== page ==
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CWE
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Missing Authentication for Critical Function

ID: 306Date: (C)2012-05-14   (M)2017-11-09
Type: weaknessStatus: DRAFT
Abstraction Type: Variant





Description

The software does not perform any authentication for functionality that requires a provable user identity or consumes a significant amount of resources.

Likelihood of Exploit: Medium to High

Applicable Platforms
Language Class: Language-independent

Time Of Introduction

  • Architecture and Design

Related Attack Patterns

Common Consequences

ScopeTechnical ImpactNotes
Access_Control
Other
 
Gain privileges / assume identity
Other
 
Exposing critical functionality essentially provides an attacker with the privilege level of that functionality. The consequences will depend on the associated functionality, but they can range from reading or modifying sensitive data, access to administrative or other privileged functionality, or possibly even execution of arbitrary code.
 

Detection Methods

NameDescriptionEffectivenessNotes
Manual Analysis
 
This weakness can be detected using tools and techniques that require manual (human) analysis, such as penetration testing, threat modeling, and interactive tools that allow the tester to record and modify an active session.
Specifically, manual static analysis is useful for evaluating the correctness of custom authentication mechanisms.
 
  
Automated Static Analysis
 
Automated static analysis is useful for detecting commonly-used idioms for authentication. A tool may be able to analyze related configuration files, such as .htaccess in Apache web servers, or detect the usage of commonly-used authentication libraries.
Generally, automated static analysis tools have difficulty detecting custom authentication schemes. In addition, the software's design may include some functionality that is accessible to any user and does not require an established identity; an automated technique that detects the absence of authentication may report false positives.
 
Limited
 
 

Potential Mitigations

PhaseStrategyDescriptionEffectivenessNotes
Architecture and Design
 
 Divide the software into anonymous, normal, privileged, and administrative areas. Identify which of these areas require a proven user identity, and use a centralized authentication capability.
Identify all potential communication channels, or other means of interaction with the software, to ensure that all channels are appropriately protected. Developers sometimes perform authentication at the primary channel, but open up a secondary channel that is assumed to be private. For example, a login mechanism may be listening on one network port, but after successful authentication, it may open up a second port where it waits for the connection, but avoids authentication because it assumes that only the authenticated party will connect to the port.
In general, if the software or protocol allows a single session or user state to persist across multiple connections or channels, authentication and appropriate credential management need to be used throughout.
 
  
Architecture and Design
 
 For any security checks that are performed on the client side, ensure that these checks are duplicated on the server side, in order to avoid CWE-602. Attackers can bypass the client-side checks by modifying values after the checks have been performed, or by changing the client to remove the client-side checks entirely. Then, these modified values would be submitted to the server.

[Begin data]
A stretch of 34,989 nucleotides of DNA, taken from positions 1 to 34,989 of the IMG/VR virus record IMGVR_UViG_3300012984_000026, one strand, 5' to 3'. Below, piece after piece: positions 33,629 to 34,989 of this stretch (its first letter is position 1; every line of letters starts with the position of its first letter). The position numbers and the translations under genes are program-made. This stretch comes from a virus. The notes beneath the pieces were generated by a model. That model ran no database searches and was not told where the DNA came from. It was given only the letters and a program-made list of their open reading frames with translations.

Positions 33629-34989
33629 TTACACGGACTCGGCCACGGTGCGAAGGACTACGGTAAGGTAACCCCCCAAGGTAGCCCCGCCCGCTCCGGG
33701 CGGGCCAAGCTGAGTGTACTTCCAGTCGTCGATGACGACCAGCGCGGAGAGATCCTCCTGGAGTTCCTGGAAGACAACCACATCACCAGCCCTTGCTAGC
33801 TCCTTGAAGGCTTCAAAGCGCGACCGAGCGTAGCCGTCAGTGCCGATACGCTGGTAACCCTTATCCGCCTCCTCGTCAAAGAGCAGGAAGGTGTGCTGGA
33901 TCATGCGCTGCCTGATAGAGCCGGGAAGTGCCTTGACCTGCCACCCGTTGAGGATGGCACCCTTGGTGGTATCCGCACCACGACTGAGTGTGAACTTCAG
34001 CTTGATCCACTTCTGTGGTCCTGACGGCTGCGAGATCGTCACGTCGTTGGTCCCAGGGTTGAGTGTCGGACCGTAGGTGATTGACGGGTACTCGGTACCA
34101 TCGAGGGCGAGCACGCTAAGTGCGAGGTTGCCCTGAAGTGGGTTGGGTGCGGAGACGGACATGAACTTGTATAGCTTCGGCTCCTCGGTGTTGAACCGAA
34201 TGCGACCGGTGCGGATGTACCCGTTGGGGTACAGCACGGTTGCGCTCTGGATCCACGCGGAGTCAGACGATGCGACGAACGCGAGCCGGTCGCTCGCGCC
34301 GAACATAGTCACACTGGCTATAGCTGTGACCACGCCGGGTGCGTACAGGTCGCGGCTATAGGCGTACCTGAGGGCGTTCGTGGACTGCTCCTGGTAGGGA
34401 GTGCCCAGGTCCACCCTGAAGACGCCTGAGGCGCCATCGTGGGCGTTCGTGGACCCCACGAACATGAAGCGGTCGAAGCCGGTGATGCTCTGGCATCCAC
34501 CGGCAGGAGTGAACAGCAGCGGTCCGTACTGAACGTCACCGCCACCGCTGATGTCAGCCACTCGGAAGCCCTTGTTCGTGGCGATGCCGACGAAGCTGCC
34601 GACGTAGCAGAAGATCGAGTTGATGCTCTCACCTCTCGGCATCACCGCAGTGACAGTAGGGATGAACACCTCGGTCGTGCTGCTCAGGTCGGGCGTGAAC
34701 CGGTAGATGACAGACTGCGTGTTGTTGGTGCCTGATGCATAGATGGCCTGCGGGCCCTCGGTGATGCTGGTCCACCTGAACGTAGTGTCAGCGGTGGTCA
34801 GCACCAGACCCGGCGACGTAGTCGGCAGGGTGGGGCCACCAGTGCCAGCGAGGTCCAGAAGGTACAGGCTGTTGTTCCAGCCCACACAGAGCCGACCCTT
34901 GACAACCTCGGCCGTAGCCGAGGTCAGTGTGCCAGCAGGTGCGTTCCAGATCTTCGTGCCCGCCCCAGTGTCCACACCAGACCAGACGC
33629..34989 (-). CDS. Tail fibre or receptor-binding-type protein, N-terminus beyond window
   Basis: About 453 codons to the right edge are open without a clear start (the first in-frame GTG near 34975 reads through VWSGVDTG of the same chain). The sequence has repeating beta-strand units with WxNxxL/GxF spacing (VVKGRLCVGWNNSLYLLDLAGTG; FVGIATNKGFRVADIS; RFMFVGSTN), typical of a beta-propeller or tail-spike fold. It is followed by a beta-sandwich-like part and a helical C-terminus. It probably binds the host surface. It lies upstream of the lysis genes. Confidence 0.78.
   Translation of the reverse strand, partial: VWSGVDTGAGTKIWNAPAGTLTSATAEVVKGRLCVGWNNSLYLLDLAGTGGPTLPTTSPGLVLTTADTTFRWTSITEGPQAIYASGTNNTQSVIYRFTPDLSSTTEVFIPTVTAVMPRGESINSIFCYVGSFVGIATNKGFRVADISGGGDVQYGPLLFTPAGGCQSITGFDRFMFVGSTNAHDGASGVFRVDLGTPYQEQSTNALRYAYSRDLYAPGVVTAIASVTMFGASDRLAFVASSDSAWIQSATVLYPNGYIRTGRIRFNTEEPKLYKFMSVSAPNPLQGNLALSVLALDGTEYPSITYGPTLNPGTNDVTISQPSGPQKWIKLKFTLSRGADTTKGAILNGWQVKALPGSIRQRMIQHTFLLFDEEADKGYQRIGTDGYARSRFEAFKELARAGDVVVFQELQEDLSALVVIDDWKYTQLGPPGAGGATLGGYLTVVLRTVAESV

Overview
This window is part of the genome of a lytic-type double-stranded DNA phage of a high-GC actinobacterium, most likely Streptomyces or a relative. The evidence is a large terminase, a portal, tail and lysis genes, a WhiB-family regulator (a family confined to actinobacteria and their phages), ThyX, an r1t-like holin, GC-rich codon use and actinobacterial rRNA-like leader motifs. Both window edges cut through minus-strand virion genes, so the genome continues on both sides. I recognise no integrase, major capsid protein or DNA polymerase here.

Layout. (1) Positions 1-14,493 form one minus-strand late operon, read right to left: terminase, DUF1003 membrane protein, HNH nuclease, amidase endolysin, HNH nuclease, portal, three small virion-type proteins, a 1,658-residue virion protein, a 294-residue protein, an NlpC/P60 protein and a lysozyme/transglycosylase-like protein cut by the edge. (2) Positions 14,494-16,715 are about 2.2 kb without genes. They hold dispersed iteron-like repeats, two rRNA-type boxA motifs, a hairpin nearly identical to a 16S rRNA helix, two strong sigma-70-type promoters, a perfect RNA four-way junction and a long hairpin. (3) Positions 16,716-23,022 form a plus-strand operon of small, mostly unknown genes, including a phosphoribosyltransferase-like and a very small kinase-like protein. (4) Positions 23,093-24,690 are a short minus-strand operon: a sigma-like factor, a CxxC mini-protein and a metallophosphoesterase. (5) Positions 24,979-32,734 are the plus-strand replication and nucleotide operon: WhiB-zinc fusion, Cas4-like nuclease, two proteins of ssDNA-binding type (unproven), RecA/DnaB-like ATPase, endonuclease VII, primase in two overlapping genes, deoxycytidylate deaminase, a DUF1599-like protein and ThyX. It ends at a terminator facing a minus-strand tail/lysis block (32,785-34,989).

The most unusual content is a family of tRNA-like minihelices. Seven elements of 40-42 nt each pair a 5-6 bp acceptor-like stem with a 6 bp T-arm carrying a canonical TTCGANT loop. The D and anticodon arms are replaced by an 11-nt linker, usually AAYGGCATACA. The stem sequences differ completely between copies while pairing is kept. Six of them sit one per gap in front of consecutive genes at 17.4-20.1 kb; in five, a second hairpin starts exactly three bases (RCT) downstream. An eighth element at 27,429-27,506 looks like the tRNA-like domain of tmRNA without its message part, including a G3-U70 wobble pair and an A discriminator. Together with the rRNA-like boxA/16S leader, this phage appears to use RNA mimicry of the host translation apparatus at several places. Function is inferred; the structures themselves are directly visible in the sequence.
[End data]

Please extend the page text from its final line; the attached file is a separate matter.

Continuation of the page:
Architecture and Design
 
 Where possible, avoid implementing custom authentication routines and consider using authentication capabilities as provided by the surrounding framework, operating system, or environment. These may make it easier to provide a clear separation between authentication tasks and authorization tasks.
In environments such as the World Wide Web, the line between authentication and authorization is sometimes blurred. If custom authentication routines are required instead of those provided by the server, then these routines must be applied to every single page, since these pages could be requested directly.
 
  
Architecture and Design
 
Libraries or Frameworks
 
Use a vetted library or framework that does not allow this weakness to occur or provides constructs that make this weakness easier to avoid.
For example, consider using libraries with authentication capabilities such as OpenSSL or the ESAPI Authenticator [R.306.3].
 
  

Relationships
This is separate from "bypass" issues in which authentication exists, but is faulty.

Related CWETypeViewChain
CWE-306 ChildOf CWE-898 Category CWE-888  

Demonstrative Examples   (Details)

  1. In the following Java example the method createBankAccount is used to create a BankAccount object for a bank management application.

Observed Examples

  1. CVE-2002-1810 : MFV. Access TFTP server without authentication and obtain configuration file with sensitive plaintext information.
  2. CVE-2008-6827 : Agent software running at privileges does not authenticate incoming requests over an unprotected channel, allowing a Shatter" attack.
  3. CVE-2004-0213 : Product enforces restrictions through a GUI but not through privileged APIs.

For more examples, refer to CVE relations in the bottom box.

White Box Definitions
None

Black Box Definitions
None

Taxynomy Mappings

TaxynomyIdNameFit
PLOVER  No Authentication for Critical Function
 
 

References:

  1. Mark Dowd John McDonald Justin Schuh .The Art of Software Security Assessment 1st Edition. Addison Wesley. Section:'Chapter 2, "Common Vulnerabilities of Authentication," Page 36'. Published on 2006.
  2. Frank Kim .Top 25 Series - Rank 19 - Missing Authentication for Critical Function. SANS Software Security Institute. 2010-02-23.
  3. OWASP .OWASP Enterprise Security API (ESAPI) Project.

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